John F. Kennedy

John F. Kennedy

Note: The irony of JFK’s “Peace Speech” at American University is that it was more favorably received and more broadly publicized in the Soviet Union than it was in the United States. As you will recall from the prior article discussing Kennedy’s speech [1] a Communist Chinese delegation had arrived in Moscow strategically timed to take advantage of the predicted failure of the Soviet test ban negotiations with the United States by prevailing upon the Soviets to adopt a more hard line stance with the U.S. and to return to the intractable views of earlier Cold War years. The Chinese had prepared an Open Letter to the Soviet People expressing these views that was awaiting approval by the Soviet government. The publishing of this letter by the Soviets would, in effect, be an acknowledgement that Khrushchev’s attempt at peaceful co-existence with the United States had failed and that a hard-line approach to the West, with all the resultant tensions and threats of war, would once again become official Soviet policy. Very few people in the United States knew how much was at stake during the first twelve hours after Kennedy delivered his speech. A turning point of history was at hand. If the Soviets went ahead with the Chinese letter it would be a rejection of the principles of peace JFK had presented in his talk. Finally, as Norman Cousins states in “The Improbable Triumvirate”: 

 “…the news broke in Moscow—the news about President Kennedy’s talk. The full text was published in “Izvsetia”. [2]  The Russians had always been touchy about what they considered to be American ignorance or insensitivity to their colossal loss of life and property in World War II compared to that of the United States. When, therefore, President Kennedy paid eloquent tribute to the suffering of the Russian people in the war and to their basic yearning for peace, he touched a responsive chord in the Russian soul.”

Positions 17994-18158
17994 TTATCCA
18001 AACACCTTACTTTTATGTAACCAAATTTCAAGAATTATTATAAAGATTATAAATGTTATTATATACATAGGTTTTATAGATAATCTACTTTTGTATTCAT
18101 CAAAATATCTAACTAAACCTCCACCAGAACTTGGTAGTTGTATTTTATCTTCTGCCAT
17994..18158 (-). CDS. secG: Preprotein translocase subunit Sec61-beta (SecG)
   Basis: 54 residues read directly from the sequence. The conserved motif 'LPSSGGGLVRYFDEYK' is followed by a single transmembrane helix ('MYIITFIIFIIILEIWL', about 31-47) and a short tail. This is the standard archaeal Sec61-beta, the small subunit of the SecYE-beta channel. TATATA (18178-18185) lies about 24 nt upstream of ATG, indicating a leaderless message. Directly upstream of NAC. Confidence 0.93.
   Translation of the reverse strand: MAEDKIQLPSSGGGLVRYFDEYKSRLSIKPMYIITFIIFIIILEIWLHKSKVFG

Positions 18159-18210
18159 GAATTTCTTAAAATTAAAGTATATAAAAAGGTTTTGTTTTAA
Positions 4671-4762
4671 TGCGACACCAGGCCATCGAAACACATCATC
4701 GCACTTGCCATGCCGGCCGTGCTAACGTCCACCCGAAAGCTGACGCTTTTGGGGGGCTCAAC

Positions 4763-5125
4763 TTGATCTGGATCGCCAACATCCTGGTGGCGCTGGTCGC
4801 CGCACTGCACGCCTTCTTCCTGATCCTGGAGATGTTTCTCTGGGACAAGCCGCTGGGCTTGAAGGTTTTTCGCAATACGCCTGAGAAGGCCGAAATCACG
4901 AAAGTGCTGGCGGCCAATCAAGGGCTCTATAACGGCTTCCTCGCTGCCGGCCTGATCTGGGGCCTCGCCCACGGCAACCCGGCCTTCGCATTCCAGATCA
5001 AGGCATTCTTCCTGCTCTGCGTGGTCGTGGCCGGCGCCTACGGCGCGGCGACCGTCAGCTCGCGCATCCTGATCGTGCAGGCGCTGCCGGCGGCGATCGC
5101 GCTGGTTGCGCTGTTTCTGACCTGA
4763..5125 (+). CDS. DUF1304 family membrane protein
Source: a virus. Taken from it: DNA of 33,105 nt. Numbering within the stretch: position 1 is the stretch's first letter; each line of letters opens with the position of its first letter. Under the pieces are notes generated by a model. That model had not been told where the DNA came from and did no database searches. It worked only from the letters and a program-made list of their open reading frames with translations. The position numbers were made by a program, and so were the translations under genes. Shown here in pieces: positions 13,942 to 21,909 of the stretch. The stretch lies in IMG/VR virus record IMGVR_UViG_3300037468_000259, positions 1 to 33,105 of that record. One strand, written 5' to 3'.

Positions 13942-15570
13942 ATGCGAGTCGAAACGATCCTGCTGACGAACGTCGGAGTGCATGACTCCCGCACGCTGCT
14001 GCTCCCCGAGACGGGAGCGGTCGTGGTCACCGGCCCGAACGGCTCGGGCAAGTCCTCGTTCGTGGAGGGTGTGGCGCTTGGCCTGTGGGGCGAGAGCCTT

The immediate result of Kennedy’s speech was that the Soviets spurned the Chinese efforts at enforcing their hard line views and had opted instead for the Khrushchev-Kennedy peaceful co-existence policy. While JFK’s American University address was broadly published in the Soviet Union, few Americans were informed of either the speech or the Soviet response to it. As James Douglas points out in his book “JFK and the Unspeakable: Why He Died and Why It Matters”:

“At the same time that the American University address was highlighted by the Soviet media, it was ignored or downplayed in the United States. Few Americans even knew Kennedy had given a groundbreaking speech on peace, much less what was in it. That has remained true to this day. The American media response to the speech was, and has been, almost total silence. It was as if someone had unplugged the president’s microphone as soon as he began talking about peace.”

Despite the media silence in his own nation, with his “Peace Speech”, John Kennedy had started to clear the way with our Cold War adversary to a restoration of mutual trust, mutual respect and a possible future without the threat of nuclear war. The door was now open for at least some form of nuclear test ban treaty. It remained for the United States and the Soviet Union to walk through it….MA

Following John Kennedy’s ground breaking speech at American University it wasn’t long before the Russians indicated that they were ready to proceed with negotiations towards accomplishing a limited nuclear test ban treaty, confined to atmospheric testing only. The idea of a partial, or limited nuclear test ban agreement had been brought up several times before in earlier stages of the test ban negotiations between the U.S. and the Soviet Union, but always Soviet Premier Nikita Khrushchev had insisted on a treaty covering all nuclear testing, including underground and the sea, or no treaty at all.